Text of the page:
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abstract = "Background: The purposes of this study were to identify changes in tear dimensions, shoulder function, and glenohumeral kinematics when an asymptomatic rotator cuff tear becomes painful and to identify characteristics of individuals who develop pain compared with those who remain asymptomatic. Methods: A cohort of 195 subjects with an asymptomatic rotator cuff tear was prospectively monitored for pain development and examined annually for changes in various parameters such as tear size, fatty degeneration of the rotator cuff muscle, glenohumeral kinematics, and shoulder function. Forty-four subjects were found to have developed new pain, and the parameters before and after pain development were compared. The forty-four subjects were then compared with a group of fifty-five subjects who remained asymptomatic over a two-year period. Results: With pain development, the size of a full-thickness rotator cuff tear increased significantly, with 18{\%} of the full-thickness tears showing an increase of >5 mm, and 40{\%} of the partial-thickness tears had progressed to a full-thickness tear. In comparison with the assessments made before the onset of pain, the American Shoulder and Elbow Surgeons scores for shoulder function were significantly decreased and all measures of shoulder range of motion were decreased except for external rotation at 90° of abduction. There was an increase in compensatory scapulothoracic motion in relation to the glenohumeral motion during early shoulder abduction with pain development. No significant changes were found in external rotation strength or muscular fatty degeneration. Compared with the subjects who remained asymptomatic, the subjects who developed pain were found to have significantly larger tears at the time of initial enrollment. Conclusions: Pain development in shoulders with an asymptomatic rotator cuff tear is associated with an increase in tear size. Larger tears are more likely to develop pain in the short term than are smaller tears. Further research is warranted to investigate the role of prophylactic treatment of asymptomatic shoulders to avoid the development of pain and loss of shoulder function. Level of Evidence: Prognostic Level III. See Instructions to Authors for a complete description of levels of evidence.",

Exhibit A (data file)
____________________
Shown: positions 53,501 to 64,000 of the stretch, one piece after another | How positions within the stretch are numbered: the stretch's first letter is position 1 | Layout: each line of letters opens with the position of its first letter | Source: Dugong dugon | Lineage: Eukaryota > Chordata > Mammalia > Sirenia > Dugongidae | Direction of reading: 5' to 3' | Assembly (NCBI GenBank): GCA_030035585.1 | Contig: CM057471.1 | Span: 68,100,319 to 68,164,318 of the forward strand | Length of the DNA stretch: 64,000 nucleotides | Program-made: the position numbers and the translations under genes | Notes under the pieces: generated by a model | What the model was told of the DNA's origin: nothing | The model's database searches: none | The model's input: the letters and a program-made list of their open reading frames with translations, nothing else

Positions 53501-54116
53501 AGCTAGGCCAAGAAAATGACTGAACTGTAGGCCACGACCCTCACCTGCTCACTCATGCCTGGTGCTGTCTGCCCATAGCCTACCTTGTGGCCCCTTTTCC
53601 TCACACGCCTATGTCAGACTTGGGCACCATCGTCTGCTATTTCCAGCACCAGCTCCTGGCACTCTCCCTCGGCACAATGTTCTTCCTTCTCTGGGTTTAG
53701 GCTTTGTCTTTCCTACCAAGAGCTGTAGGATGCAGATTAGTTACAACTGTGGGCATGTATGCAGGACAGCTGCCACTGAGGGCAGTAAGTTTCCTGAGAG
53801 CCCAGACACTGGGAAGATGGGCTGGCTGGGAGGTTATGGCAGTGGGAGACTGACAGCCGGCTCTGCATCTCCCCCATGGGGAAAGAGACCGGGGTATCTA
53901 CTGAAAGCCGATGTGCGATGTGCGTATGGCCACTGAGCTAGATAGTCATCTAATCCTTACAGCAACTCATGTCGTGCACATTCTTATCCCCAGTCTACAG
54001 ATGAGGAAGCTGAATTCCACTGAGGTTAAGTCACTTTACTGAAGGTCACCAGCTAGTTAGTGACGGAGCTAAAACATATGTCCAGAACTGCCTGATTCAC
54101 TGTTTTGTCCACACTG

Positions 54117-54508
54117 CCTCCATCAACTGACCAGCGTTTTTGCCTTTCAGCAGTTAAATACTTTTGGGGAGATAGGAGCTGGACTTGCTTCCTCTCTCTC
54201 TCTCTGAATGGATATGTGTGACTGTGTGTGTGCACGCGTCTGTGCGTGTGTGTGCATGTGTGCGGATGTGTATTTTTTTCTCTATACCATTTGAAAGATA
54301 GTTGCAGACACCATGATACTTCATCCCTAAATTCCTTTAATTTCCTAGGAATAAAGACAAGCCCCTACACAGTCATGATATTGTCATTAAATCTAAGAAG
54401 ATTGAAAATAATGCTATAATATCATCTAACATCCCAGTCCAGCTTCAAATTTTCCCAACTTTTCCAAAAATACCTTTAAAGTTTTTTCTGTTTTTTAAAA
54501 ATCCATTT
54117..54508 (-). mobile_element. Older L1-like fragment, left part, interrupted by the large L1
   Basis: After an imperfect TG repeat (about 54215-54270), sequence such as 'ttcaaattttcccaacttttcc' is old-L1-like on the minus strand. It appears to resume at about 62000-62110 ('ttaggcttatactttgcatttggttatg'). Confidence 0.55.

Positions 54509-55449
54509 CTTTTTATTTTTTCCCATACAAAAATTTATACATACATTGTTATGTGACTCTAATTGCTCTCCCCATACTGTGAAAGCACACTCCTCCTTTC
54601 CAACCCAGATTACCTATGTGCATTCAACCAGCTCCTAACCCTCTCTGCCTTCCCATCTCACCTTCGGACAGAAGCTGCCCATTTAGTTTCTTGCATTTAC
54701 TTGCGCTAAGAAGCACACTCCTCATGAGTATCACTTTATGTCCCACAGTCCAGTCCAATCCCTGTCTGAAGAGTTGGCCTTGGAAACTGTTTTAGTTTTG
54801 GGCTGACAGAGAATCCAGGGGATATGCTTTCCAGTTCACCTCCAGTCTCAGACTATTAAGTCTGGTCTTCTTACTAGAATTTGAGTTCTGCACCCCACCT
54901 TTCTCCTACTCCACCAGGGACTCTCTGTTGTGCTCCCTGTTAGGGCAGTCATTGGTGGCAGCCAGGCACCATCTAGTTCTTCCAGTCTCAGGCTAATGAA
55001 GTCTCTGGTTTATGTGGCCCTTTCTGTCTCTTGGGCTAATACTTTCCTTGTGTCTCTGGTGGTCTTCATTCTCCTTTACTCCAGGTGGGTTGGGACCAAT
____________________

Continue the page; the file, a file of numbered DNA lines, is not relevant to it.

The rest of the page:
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Symptomatic progression of asymptomatic rotator cuff tears a prospective study of clinical and sonographic variables. / Mall, Nathan A.; Kim, Hyun-Min Mike; Keener, Jay D.; Steger-May, Karen; Teefey, Sharlene A.; Middleton, William D.; Stobbs, Georgia; Yamaguchi, Ken.

In: Journal of Bone and Joint Surgery - Series A, Vol. 92, No. 16, 17.11.2010, p. 2623-2633.

Research output: Contribution to journalArticle

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AU - Mall, Nathan A.

AU - Kim, Hyun-Min Mike

AU - Keener, Jay D.

AU - Steger-May, Karen

AU - Teefey, Sharlene A.

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N2 - Background: The purposes of this study were to identify changes in tear dimensions, shoulder function, and glenohumeral kinematics when an asymptomatic rotator cuff tear becomes painful and to identify characteristics of individuals who develop pain compared with those who remain asymptomatic. Methods: A cohort of 195 subjects with an asymptomatic rotator cuff tear was prospectively monitored for pain development and examined annually for changes in various parameters such as tear size, fatty degeneration of the rotator cuff muscle, glenohumeral kinematics, and shoulder function. Forty-four subjects were found to have developed new pain, and the parameters before and after pain development were compared. The forty-four subjects were then compared with a group of fifty-five subjects who remained asymptomatic over a two-year period. Results: With pain development, the size of a full-thickness rotator cuff tear increased significantly, with 18% of the full-thickness tears showing an increase of >5 mm, and 40% of the partial-thickness tears had progressed to a full-thickness tear. In comparison with the assessments made before the onset of pain, the American Shoulder and Elbow Surgeons scores for shoulder function were significantly decreased and all measures of shoulder range of motion were decreased except for external rotation at 90° of abduction. There was an increase in compensatory scapulothoracic motion in relation to the glenohumeral motion during early shoulder abduction with pain development. No significant changes were found in external rotation strength or muscular fatty degeneration. Compared with the subjects who remained asymptomatic, the subjects who developed pain were found to have significantly larger tears at the time of initial enrollment. Conclusions: Pain development in shoulders with an asymptomatic rotator cuff tear is associated with an increase in tear size. Larger tears are more likely to develop pain in the short term than are smaller tears. Further research is warranted to investigate the role of prophylactic treatment of asymptomatic shoulders to avoid the development of pain and loss of shoulder function. Level of Evidence: Prognostic Level III. See Instructions to Authors for a complete description of levels of evidence.